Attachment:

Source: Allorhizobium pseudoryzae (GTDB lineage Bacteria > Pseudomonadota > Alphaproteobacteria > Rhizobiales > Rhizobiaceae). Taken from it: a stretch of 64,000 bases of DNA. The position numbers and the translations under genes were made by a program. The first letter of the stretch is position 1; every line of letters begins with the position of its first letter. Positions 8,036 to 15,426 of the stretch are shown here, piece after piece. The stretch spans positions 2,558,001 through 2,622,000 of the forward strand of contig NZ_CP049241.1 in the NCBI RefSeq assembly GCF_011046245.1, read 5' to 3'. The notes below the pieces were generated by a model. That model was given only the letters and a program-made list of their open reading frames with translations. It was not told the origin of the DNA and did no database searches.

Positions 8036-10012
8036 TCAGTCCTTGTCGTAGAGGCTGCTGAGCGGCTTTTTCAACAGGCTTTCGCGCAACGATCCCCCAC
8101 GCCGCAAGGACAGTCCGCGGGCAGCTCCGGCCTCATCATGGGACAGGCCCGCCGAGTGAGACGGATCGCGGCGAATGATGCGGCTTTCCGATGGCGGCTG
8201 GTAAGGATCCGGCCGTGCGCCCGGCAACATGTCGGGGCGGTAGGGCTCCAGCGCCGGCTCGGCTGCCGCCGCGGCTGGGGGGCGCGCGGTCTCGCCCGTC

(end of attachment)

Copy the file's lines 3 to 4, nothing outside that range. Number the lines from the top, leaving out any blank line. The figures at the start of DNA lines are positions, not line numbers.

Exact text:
8036 TCAGTCCTTGTCGTAGAGGCTGCTGAGCGGCTTTTTCAACAGGCTTTCGCGCAACGATCCCCCAC
8101 GCCGCAAGGACAGTCCGCGGGCAGCTCCGGCCTCATCATGGGACAGGCCCGCCGAGTGAGACGGATCGCGGCGAATGATGCGGCTTTCCGATGGCGGCTG